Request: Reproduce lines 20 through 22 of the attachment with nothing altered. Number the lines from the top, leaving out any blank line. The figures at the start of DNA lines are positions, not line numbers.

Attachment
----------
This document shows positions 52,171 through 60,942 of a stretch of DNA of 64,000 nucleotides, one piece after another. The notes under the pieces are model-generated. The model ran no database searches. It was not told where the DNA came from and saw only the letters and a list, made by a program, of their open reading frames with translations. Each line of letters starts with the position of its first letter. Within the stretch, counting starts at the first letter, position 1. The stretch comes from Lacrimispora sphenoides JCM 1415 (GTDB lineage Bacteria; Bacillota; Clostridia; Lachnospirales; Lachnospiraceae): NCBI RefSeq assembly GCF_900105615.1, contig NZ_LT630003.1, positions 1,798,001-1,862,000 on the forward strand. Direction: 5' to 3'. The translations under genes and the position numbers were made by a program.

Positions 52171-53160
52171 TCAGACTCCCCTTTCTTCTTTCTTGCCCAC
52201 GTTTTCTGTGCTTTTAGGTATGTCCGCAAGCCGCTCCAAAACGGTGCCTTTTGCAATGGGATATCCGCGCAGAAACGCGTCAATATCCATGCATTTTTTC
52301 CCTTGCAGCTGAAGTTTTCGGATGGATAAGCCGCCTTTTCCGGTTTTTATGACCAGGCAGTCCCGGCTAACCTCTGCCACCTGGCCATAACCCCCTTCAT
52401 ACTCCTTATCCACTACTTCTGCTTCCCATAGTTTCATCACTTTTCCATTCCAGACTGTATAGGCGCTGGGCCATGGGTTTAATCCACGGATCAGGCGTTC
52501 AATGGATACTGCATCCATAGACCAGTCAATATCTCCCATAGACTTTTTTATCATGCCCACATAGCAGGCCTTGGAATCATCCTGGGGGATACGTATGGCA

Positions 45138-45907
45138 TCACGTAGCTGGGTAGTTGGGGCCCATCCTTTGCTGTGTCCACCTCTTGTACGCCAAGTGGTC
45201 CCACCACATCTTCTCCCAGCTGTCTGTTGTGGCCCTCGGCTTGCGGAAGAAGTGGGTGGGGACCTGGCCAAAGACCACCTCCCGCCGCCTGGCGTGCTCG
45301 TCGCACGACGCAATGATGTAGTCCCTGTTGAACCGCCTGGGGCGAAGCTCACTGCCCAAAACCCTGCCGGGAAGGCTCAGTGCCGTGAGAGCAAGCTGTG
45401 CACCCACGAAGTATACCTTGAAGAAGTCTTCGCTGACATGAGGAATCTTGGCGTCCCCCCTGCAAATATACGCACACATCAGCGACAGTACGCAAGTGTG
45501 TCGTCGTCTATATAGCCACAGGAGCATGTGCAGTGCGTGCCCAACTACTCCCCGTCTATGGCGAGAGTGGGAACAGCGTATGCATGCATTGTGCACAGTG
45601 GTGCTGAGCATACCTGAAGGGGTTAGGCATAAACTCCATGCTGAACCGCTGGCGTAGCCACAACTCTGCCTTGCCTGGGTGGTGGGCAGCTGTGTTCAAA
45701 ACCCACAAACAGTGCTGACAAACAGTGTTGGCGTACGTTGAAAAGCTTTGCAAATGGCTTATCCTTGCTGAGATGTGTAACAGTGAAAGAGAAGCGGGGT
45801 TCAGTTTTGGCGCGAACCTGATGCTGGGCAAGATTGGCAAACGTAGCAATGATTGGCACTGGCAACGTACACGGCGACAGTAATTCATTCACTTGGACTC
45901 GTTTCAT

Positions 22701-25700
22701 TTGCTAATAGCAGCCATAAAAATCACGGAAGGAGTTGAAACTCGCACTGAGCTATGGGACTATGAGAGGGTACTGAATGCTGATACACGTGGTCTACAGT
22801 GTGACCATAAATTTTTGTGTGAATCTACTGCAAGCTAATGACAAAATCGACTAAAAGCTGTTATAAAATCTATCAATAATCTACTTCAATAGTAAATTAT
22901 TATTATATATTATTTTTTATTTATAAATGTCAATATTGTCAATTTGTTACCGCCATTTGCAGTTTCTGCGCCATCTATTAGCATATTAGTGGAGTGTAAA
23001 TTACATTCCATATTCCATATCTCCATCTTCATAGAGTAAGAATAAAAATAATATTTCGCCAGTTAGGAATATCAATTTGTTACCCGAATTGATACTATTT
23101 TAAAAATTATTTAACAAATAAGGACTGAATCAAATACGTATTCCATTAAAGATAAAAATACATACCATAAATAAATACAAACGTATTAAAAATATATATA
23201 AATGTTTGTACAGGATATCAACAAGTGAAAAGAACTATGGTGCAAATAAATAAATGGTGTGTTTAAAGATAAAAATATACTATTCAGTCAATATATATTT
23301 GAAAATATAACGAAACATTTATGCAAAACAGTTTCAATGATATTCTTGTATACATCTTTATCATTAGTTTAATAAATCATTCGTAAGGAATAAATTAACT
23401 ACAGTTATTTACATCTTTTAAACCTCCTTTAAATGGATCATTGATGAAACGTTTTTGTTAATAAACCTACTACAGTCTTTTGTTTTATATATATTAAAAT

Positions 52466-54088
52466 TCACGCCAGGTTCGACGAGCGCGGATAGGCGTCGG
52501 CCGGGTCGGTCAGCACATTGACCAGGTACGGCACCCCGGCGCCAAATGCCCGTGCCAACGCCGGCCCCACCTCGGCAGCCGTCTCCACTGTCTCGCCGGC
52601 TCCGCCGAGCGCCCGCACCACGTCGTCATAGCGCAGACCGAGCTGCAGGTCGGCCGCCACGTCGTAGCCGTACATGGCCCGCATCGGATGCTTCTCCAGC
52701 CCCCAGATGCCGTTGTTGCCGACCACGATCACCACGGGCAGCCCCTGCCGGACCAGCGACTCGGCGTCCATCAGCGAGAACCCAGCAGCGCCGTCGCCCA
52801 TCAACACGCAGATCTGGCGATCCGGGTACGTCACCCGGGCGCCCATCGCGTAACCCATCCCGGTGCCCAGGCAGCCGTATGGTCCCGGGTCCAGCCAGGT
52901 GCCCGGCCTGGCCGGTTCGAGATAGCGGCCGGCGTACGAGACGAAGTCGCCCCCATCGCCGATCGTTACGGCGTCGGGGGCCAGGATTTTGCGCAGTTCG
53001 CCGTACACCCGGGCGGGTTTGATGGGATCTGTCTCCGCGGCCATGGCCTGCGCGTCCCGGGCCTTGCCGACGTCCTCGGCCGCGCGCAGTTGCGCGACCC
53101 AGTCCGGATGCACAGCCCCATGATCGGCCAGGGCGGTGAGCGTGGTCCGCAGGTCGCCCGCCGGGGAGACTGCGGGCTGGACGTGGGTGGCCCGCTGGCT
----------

22801 GTGACCATAAATTTTTGTGTGAATCTACTGCAAGCTAATGACAAAATCGACTAAAAGCTGTTATAAAATCTATCAATAATCTACTTCAATAGTAAATTAT
22901 TATTATATATTATTTTTTATTTATAAATGTCAATATTGTCAATTTGTTACCGCCATTTGCAGTTTCTGCGCCATCTATTAGCATATTAGTGGAGTGTAAA
23001 TTACATTCCATATTCCATATCTCCATCTTCATAGAGTAAGAATAAAAATAATATTTCGCCAGTTAGGAATATCAATTTGTTACCCGAATTGATACTATTT